aggregator as the ‘hub’. Getty Images is the big wheel around the stock photo hub.)
Taylor points out that the economics of the hub have been changed by many factors, one of which is social media. He explains that electronic word of mouth has given power to smaller hubs. By being a specialty destination, your website/blog can become the hub for that subject or story. You can operate in smaller niches but you MUST be the hub in the niche. You must be really good at (your niche). You must be the top choice in the subject.
He says, “Be a hub. Find a niche, and be the hub in that niche. This advice applies to broader issues: how can you expand your scope? How can you create ancillary products; do other types of photography? How can you be a different kind of hub? Be a hub for information, for knowledge. Teach other people how to be a hub for their own niches. Bring other photographers together to create a hub.
I asked Taylor if he had suggestions for how a photographer could become a sought after hub of information/activity/engagement. After humbly explaining that he was very good at asking questions but not so great at coming up with answers (I disagree), Taylor added:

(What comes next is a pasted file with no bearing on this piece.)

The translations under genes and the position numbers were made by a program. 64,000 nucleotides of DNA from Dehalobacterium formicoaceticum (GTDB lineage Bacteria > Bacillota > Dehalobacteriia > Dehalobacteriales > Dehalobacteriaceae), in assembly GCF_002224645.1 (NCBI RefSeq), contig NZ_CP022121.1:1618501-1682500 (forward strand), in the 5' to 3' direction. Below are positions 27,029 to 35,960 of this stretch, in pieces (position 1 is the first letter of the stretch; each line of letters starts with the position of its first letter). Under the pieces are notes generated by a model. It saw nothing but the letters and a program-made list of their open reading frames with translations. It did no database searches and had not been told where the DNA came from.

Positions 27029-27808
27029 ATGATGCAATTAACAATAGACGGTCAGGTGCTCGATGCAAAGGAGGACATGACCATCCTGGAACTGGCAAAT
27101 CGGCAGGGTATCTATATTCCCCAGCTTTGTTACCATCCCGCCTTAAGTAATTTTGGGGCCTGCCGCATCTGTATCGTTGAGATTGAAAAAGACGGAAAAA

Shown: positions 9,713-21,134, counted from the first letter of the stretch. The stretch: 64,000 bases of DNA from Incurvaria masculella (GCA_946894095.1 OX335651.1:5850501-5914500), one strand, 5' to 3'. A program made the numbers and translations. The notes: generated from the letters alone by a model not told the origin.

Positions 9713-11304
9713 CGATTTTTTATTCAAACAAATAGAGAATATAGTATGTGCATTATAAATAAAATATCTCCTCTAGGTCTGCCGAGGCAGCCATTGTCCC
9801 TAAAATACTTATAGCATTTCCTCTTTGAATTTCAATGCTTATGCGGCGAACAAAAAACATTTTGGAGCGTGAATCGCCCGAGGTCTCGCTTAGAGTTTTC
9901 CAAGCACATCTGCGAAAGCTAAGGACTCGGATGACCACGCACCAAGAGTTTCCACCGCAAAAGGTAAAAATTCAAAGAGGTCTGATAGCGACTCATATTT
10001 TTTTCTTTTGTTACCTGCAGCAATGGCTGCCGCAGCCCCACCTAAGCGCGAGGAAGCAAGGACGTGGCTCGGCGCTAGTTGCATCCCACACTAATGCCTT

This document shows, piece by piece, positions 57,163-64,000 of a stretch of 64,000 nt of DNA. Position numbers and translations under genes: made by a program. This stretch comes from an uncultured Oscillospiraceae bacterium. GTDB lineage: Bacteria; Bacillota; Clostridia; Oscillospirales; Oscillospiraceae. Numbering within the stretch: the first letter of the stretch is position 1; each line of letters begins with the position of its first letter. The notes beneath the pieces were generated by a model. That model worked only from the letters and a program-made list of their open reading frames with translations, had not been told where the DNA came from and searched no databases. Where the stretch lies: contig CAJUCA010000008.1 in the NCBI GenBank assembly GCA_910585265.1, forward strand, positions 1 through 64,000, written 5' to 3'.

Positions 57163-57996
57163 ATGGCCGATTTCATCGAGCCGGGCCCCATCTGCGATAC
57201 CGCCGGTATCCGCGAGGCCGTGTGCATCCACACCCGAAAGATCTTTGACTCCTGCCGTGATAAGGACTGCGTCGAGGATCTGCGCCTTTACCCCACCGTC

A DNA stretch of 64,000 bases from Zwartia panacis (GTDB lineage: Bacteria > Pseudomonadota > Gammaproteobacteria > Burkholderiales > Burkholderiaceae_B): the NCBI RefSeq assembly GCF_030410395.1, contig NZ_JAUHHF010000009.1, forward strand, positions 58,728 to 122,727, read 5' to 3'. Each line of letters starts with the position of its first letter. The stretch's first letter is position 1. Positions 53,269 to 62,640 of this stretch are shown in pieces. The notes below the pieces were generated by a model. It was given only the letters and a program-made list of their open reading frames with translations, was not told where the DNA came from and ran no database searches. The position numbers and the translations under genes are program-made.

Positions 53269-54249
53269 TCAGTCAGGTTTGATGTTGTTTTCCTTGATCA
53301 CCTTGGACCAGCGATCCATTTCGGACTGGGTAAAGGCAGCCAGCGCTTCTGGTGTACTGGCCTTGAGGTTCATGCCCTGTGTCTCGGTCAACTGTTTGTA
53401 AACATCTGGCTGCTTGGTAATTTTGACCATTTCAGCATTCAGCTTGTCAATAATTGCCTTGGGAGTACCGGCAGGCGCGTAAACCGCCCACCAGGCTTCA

“I have a strong belief that successful businesses need to be more like people. Individuals want to connect to the people behind a business.” He suggests that a photographer that only shows photos on his/her website is missing opportunities to connect with their audience. People want to see more than a series of images. Photographers should use all the tools available to them to tell a story. Be a hub of information about not just yourself and your work but about a story that you have created.”
Santa Cruz Fog©Taylor Davidson